Maestro calls Tanglewood “a paradise of music making”
Photographs by John Stanmeyer
Andris Nelsons maneuvers the stretch golf cart along the concrete paths of the expansive property, passing music students and fellows whose dialogues are momentarily distracted by this vehicle moving at quite a clip. Those who recognize Nelsons smile, stepping aside to clear the path. Close by, a sound check is happening for the night’s performance, and grounds people are tidying up from the previous day’s doings. Behind the wheel, taking this all in, the 38-year-old Grammy-winning maestro is focused on his next destination, Seiji Ozawa Hall. “You’re getting better with your driving,” says one passenger, holding firmly to the side rail. Nelsons smiles.
A short while earlier, casually dressed in a dark, tie-dye T-shirt, slacks, and Nike running shoes, Nelsons had been doing scales and other warmups on his trumpet, inside the Press Porch. This, on the heels of playing in public for the first time in 16 years, right here at Tanglewood. Eventually, Nelsons emerges, the Bach Stradivarius in hand. “Have you been waiting long? I am so sorry,” he says in a distinctive Eastern European accent. He leads me into the building and sits back on a cushioned chair with an inviting sense of casualness.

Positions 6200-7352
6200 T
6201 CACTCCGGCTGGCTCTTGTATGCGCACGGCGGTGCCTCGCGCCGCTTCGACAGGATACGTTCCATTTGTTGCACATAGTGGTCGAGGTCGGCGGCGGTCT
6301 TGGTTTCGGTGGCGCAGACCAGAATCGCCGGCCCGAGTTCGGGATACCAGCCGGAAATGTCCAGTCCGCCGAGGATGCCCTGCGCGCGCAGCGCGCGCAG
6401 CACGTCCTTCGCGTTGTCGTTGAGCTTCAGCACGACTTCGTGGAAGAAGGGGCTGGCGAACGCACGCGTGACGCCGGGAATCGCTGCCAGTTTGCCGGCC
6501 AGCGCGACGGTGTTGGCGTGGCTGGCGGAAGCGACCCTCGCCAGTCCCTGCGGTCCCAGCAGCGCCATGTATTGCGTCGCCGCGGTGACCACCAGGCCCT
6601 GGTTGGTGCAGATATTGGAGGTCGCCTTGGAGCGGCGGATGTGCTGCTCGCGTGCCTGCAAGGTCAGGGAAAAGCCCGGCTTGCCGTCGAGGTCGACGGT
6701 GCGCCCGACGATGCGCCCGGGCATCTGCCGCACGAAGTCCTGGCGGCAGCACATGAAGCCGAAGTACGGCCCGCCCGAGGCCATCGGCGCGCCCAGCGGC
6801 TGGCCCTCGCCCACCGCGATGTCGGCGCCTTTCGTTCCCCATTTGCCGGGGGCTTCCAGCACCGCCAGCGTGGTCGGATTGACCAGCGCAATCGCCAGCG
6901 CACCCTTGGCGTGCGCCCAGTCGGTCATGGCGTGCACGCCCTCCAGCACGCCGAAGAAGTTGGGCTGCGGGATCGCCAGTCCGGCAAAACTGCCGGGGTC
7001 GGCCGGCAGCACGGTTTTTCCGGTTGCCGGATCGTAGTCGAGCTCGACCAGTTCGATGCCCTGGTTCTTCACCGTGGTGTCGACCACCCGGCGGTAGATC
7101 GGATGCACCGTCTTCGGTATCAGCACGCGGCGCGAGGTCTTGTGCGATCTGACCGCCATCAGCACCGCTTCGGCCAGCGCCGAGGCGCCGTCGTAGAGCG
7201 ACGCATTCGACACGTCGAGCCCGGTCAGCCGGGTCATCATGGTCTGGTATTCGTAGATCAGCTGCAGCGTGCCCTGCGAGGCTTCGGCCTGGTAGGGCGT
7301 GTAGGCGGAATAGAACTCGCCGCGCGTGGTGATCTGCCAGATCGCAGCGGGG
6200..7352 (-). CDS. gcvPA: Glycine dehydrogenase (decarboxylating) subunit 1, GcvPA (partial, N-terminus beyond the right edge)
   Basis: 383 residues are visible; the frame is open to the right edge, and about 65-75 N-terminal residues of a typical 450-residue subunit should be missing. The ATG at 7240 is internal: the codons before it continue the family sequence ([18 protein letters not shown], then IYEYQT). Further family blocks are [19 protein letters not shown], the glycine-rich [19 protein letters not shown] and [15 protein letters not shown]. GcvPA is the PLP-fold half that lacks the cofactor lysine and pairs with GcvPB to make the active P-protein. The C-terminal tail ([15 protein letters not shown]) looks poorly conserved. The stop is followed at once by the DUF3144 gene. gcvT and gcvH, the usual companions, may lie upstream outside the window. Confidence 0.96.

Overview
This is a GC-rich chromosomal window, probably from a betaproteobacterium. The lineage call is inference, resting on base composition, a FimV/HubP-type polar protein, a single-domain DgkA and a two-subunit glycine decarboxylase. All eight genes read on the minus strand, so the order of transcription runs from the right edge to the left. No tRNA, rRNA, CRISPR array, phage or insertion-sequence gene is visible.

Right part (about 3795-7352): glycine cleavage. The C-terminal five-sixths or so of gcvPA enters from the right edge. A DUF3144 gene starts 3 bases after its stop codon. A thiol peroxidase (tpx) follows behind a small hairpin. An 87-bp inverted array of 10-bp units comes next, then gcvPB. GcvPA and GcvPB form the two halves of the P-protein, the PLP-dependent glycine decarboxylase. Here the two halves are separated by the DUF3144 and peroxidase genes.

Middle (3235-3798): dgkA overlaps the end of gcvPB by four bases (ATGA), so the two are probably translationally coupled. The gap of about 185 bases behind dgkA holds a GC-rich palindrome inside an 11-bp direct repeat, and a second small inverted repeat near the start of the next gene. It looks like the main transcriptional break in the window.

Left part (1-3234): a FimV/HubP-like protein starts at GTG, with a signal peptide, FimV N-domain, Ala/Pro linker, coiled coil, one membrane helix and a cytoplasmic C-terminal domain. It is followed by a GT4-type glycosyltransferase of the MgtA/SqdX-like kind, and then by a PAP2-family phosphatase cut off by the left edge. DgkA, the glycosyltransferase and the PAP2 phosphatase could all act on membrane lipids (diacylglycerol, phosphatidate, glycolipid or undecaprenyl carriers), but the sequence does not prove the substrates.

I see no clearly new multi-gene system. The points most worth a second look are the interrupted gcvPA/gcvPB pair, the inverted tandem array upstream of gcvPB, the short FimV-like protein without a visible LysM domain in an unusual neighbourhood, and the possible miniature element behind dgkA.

His thoughts seem to overtake his responses: at times he trails off in mid-sentence, only to start another one, as if trying to catch up. His third season in Boston completed, he has immersed himself in summer at Tanglewood—he is teaching a class on conducting, and his performances in August continue to be dynamic and varied: John Williams’s Film Night (August 19), the Tanglewood Music Center Orchestra (August 20), opera and song with (wife) Kristine Opolais (August 26), and Ives and Beethoven (August 27). Nelsons is thrilled about the construction of Tanglewood’s new four-building complex, which begins after the summer run. His passion and connectivity to the music drive our conversation.
What is it about Tanglewood that makes it so special?
The uniqueness of this place, I suppose, is from a combination of things. Of course, it’s a summer place of the Boston Symphony Orchestra. But maybe the central thing, even of the idea of Tanglewood, is the education part. These great people sharing their knowledge, teaching, and playing are very special. That only happens here at Tanglewood. It shows that the music is about sharing and it’s, of course, about the quality, but it’s the constant searching and the constant excitement of making music. It’s alive. That’s the only reason for making music is to be alive.